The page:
By the twenties, Tesla reportedly negotiates with Great Britain’s Prime Minister Chamberlin government over a ray system. Tesla also had stated efforts had been made to steal the “death ray” (though they had failed). The Chamberlin government was removed though before any final negotiations occurred. The incoming Baldwin government found no use of Tesla’s suggestions and ended negotiations.

1930s

On Tesla’s seventy-fifth birthday in 1931, Time magazine put Tesla on the cover.
The cover caption noted his contribution to electrical power generation.

In 1935, many of Marconi’s patents relating to the radio were declared invalid by the United States Court of Claims. The Court of Claims decided that the prior work of Tesla (specifically US645576 and US649621) had anticipated Marconi’s later works. Tesla got his last patent in 1928 on January 3, an apparatus for aerial transportation which was the first instance of VTOL aircraft.

Dynamic theory of gravity

When he was eighty-one, Tesla challenged Albert Einstein’s theory of relativity, announcing he was working on a dynamic theory of gravity and argued that a field of force was a better concept and did away with the curvature of space. Unfortunately the theory was never published, but Tesla may have been developing a theory about gravity waves. This theory provides a basis for plasma cosmology.

Nikola Tesla Memorial at Niagara Falls

Tesla was the first to successfully convert mechanical energy of flowing water to electrical energy.

Tesla died alone in the hotel New Yorker of heart failure, some time between the evening of January 5 and the morning of January 8, 1943. Despite selling his AC electricity patents, Tesla was essentially destitute and died with significant debts. At the time of his death, Tesla had been working on some form of teleforce weapon, or Death Ray, the secrets of which he had offered to the United States War Department on the morning of January 5.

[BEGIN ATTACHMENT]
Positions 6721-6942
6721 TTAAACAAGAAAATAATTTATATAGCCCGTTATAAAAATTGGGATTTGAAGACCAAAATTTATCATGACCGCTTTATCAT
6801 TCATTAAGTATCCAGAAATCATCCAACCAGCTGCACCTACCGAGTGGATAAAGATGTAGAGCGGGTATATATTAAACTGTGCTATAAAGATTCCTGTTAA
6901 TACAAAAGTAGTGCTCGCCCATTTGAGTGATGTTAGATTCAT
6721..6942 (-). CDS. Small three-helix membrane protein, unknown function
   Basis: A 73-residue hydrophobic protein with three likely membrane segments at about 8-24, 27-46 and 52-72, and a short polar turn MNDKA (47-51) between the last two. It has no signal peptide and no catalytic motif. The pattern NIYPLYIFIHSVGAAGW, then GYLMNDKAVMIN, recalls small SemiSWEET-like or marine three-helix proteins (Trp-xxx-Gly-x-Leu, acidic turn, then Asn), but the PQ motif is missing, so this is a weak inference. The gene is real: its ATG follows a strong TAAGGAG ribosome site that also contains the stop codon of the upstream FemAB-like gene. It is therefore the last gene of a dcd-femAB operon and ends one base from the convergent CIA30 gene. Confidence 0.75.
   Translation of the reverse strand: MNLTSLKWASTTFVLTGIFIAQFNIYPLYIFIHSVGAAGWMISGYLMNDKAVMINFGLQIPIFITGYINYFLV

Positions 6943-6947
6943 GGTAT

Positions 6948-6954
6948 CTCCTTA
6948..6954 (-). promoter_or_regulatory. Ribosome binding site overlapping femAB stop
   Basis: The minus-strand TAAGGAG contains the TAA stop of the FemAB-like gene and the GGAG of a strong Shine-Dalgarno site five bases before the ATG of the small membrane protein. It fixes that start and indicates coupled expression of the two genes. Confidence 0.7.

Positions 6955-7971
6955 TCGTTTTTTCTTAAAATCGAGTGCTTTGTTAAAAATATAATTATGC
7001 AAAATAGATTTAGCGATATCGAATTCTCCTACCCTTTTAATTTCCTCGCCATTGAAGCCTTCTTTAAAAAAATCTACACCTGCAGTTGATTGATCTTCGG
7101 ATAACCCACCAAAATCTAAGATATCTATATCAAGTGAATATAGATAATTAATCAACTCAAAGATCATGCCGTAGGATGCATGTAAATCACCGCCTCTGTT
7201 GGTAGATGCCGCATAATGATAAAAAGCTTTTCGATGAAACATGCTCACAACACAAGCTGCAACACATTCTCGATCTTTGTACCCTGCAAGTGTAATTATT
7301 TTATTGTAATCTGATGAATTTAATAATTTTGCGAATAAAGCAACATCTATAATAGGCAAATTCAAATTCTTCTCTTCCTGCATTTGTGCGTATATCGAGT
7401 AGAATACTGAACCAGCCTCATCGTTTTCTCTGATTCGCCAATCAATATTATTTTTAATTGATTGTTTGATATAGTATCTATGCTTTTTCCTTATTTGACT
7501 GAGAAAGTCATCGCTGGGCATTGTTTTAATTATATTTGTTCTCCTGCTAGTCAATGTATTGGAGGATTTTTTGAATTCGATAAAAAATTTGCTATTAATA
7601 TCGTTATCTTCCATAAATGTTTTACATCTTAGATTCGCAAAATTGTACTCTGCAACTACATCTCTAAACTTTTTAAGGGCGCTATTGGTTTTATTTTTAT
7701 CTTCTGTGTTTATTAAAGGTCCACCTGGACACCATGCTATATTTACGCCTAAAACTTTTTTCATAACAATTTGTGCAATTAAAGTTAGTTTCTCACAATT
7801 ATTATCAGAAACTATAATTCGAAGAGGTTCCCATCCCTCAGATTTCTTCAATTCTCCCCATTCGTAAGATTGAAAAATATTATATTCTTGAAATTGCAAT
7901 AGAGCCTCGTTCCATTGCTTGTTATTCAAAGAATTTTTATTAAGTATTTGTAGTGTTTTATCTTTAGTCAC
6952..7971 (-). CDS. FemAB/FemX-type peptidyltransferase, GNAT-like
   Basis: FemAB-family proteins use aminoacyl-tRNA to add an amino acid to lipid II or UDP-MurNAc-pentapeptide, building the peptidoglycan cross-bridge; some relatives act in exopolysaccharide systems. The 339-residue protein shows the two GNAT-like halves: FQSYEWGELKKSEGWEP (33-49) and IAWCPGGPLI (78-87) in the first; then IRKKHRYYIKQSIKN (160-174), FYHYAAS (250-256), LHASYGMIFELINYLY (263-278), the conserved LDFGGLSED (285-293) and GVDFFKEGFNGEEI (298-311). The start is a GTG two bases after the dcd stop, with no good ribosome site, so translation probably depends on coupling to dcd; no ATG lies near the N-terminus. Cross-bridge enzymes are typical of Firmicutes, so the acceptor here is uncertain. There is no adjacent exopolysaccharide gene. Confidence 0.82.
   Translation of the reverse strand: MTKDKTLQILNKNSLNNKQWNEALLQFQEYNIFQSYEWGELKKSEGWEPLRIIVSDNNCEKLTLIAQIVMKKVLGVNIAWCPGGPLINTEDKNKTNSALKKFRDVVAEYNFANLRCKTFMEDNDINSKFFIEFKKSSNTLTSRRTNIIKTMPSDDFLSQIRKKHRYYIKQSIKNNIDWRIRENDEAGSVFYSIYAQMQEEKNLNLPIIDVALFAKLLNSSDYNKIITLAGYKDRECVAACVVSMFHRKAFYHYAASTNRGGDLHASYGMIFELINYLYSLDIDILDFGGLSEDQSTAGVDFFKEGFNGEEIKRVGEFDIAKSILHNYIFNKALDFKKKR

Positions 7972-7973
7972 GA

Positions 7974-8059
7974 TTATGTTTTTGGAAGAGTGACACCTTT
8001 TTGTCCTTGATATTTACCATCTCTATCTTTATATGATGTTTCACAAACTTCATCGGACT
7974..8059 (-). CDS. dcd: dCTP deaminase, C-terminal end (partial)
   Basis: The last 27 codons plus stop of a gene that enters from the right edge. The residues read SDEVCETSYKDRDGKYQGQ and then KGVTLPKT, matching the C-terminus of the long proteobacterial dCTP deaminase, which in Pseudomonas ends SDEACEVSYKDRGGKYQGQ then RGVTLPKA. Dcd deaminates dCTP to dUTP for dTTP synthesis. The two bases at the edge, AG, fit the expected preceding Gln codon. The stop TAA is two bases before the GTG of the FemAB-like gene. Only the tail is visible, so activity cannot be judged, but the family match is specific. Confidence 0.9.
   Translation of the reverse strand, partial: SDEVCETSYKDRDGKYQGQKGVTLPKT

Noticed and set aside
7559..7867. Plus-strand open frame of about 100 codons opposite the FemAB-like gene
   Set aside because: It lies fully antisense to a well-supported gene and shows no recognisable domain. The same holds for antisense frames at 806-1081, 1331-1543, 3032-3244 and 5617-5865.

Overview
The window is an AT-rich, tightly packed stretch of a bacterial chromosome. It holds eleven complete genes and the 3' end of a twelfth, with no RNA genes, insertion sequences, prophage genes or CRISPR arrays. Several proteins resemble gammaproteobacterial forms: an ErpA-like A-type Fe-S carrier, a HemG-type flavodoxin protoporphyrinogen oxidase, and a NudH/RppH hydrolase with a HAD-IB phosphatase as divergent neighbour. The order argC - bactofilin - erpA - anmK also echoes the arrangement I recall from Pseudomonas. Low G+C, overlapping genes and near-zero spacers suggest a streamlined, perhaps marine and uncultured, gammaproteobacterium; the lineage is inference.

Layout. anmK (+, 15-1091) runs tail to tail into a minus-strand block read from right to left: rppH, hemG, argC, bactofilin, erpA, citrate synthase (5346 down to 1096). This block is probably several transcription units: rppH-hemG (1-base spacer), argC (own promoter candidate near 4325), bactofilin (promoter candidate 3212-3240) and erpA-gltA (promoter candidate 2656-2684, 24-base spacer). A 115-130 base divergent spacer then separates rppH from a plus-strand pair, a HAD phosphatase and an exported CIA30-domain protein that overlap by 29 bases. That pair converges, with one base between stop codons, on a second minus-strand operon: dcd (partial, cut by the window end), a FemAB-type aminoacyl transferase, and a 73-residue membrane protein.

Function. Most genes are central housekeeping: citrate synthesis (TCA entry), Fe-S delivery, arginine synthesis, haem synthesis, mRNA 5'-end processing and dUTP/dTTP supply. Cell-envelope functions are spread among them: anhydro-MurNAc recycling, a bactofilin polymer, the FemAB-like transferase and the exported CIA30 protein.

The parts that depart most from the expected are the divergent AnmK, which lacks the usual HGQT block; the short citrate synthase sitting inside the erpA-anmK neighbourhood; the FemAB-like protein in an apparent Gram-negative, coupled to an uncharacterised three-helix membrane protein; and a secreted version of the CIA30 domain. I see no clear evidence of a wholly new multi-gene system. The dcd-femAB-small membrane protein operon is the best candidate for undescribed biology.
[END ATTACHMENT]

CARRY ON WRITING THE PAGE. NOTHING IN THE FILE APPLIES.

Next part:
Immediately after his death became known, the Federal Bureau of Investigation instructed the Office of Alien Property to take possession of Tesla’s papers and property, despite his US citizenship. All of Tesla’s personal effects were seized on the advice of presidential advisors. J. Edgar Hoover declared the case “most secret,” because of the nature of Tesla’s inventions and patents. Tesla’s Serbian-Orthodox family and the Yugoslav embassy struggled with American authorities to gain these items after Tesla’s death due to the potential significance of some of Tesla’s research. Eventually, Tesla’s nephew, Sava Kosanovich, got possession some of his personal effects (which are now housed in the Nikola Tesla Museum in Belgrade, Yugoslavia).

Tesla’s funeral took place on January 12, 1943 at the Cathedral of Saint John the Divine in Manhattan, New York City.

Tesla always disputed the claim that Marconi invented radio. An ongoing lawsuit regarding this was finally resolved in his favor after his death. This decision was based on the fact that there was prior work existing before the establishment of Marconi’s patent. At the time, the United States Army was involved in a patent infringement lawsuit with Marconi regarding radio, leading some to posit that the government granted Tesla the patent on order to nullify any claims Marconi would have to compensation.

In 1976, a bronze statue of Tesla was placed at Niagara Falls.

Perhaps because of Tesla’s personal eccentricity and the dramatic nature of his demonstrations, conspiracy theories about applications of his work persist. The common Hollywood stereotype of the “mad scientist” mirrors Tesla’s real-life persona, or at least a caricature of it-which may be no accident considering that many of the earliest such movies (including the first movie version of Mary Shelley’s Frankenstein) were produced by Tesla’s old rival, Thomas Edison.

There are at least two films describing Tesla’s life. In the first, arranged for TV, Tesla was portrayed by Serb actor Rade Serbedzija. In 1980, Orson Welles produced a Yugoslavian film named Tajna Nikole Tesle (The Secret of Nikola Tesla).